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Here’s the List of States That Don’t Tax Social Security

Do you want to know more about states that do not tax Social Security? Here’s what to know about Social Security tax differences from state to state.

Do you want to know more about states that do not tax Social Security? Here’s what to know about Social Security tax differences from state to state.

A few groups of people may be interested in learning more about states that do not tax Social Security. Business owners, employees, and retirees can all benefit from understanding their state’s Social Security tax regulations. If you’re a business owner, you’ll want to understand Social Security laws because your business may be required to pay a Social Security tax. If you’re an employee who accepts a salary or regular paychecks, you’ll also want to understand your state’s laws regarding Social Security tax because you may also have Social Security tax taken out of your salary.  

Finally, as a soon-to-be retiree, your state may or may not require you to pay taxes on your Social Security or pension income. It is this final group—retirees—that this guide focuses on. There are a lot of things to know about Social Security tax, especially if you’re heading into retirement and trying to figure out how much income you’ll have leftover if and when Social Security tax is deducted from your retirement income.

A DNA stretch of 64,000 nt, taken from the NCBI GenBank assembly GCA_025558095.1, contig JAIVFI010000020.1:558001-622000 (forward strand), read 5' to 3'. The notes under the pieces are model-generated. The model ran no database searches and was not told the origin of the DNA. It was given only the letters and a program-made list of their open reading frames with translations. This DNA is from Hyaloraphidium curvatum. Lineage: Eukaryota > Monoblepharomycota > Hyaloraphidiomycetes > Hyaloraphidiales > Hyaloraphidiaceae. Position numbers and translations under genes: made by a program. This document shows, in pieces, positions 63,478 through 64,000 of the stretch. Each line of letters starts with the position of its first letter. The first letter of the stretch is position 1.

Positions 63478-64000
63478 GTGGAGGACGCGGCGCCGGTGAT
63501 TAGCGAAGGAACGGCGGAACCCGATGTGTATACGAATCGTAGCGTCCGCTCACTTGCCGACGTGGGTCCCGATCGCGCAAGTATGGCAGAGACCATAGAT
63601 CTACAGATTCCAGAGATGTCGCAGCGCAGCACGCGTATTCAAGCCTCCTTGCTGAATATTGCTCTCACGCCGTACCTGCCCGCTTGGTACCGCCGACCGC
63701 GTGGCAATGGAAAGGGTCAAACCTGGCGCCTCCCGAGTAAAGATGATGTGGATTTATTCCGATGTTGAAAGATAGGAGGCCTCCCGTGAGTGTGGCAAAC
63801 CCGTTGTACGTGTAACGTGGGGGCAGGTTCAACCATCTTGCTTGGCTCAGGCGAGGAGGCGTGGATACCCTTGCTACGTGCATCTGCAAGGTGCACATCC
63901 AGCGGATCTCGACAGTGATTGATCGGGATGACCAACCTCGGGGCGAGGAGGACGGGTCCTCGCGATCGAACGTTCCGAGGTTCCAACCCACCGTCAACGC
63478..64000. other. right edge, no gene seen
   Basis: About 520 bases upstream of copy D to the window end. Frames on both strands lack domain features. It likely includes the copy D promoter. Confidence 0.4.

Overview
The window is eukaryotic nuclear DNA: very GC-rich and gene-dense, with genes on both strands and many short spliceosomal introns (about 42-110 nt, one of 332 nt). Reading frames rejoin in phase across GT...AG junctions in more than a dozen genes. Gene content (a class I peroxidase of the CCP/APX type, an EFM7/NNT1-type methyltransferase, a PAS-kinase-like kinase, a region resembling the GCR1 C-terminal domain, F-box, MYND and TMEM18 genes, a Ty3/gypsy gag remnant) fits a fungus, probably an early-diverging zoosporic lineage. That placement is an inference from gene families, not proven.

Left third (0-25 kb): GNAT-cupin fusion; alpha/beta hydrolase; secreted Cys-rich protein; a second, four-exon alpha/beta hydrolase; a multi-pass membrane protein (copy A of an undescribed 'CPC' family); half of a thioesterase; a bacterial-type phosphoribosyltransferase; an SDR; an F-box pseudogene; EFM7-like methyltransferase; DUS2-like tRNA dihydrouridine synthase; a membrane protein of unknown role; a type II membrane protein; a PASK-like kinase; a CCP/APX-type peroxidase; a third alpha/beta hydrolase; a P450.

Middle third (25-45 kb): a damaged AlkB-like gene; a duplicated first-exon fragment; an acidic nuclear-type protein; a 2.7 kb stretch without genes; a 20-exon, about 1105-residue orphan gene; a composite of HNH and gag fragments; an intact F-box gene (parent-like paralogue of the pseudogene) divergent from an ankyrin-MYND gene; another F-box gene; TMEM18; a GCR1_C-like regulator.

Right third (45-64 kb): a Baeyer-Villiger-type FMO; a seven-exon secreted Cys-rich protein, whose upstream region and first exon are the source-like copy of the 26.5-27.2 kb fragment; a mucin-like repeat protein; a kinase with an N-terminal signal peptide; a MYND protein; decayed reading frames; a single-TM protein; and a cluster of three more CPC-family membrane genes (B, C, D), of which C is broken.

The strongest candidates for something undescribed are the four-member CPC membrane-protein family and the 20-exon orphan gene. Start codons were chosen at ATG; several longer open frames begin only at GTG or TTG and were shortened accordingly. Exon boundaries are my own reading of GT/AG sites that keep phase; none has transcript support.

Different states in the United States have varying laws and regulations regarding taxing Social Security recipients, so you can’t assume you will or won’t be taxed based on what’s happening in a neighboring state. The more you know about the laws and regulations in your state, the easier it will be to plan for potential taxes on your benefits or even move to a state that doesn’t tax your Social Security benefits. This guide covers Social Security benefits and includes a list of states that do and do not tax it.

Can States Tax Social Security Benefits?

There is a pervasive myth that states can’t tax Social Security benefits, but this is no longer true. States can, indeed, tax Social Security recipients. When the Social Security program was first created in 1930, its benefits weren’t subject to federal income taxes. It was only in the 1980s when the Social Security Administration financing structure was overhauled by Congress in the 1980s, that a portion of Social Security benefits became taxable in some states and cases. 

It’s important to note that in the states where Social Security taxes are levied, there are some restrictions on how much you can be taxed. For example, suppose your provisional income (which refers to your tax-exempt interest income, your adjusted gross income, plus half of your annual Social Security benefits) is more than $25,000 (for an individual) or more than $32,000 (for a married couple). In that case, you can expect a portion of your Social Security benefits to be taxed each tax year. 

To understand the above calculations better, your tax-exempt interest income refers to interest payment earnings that aren’t subject to a federal or state income tax. Adjusted gross income is the total gross income minus deductions.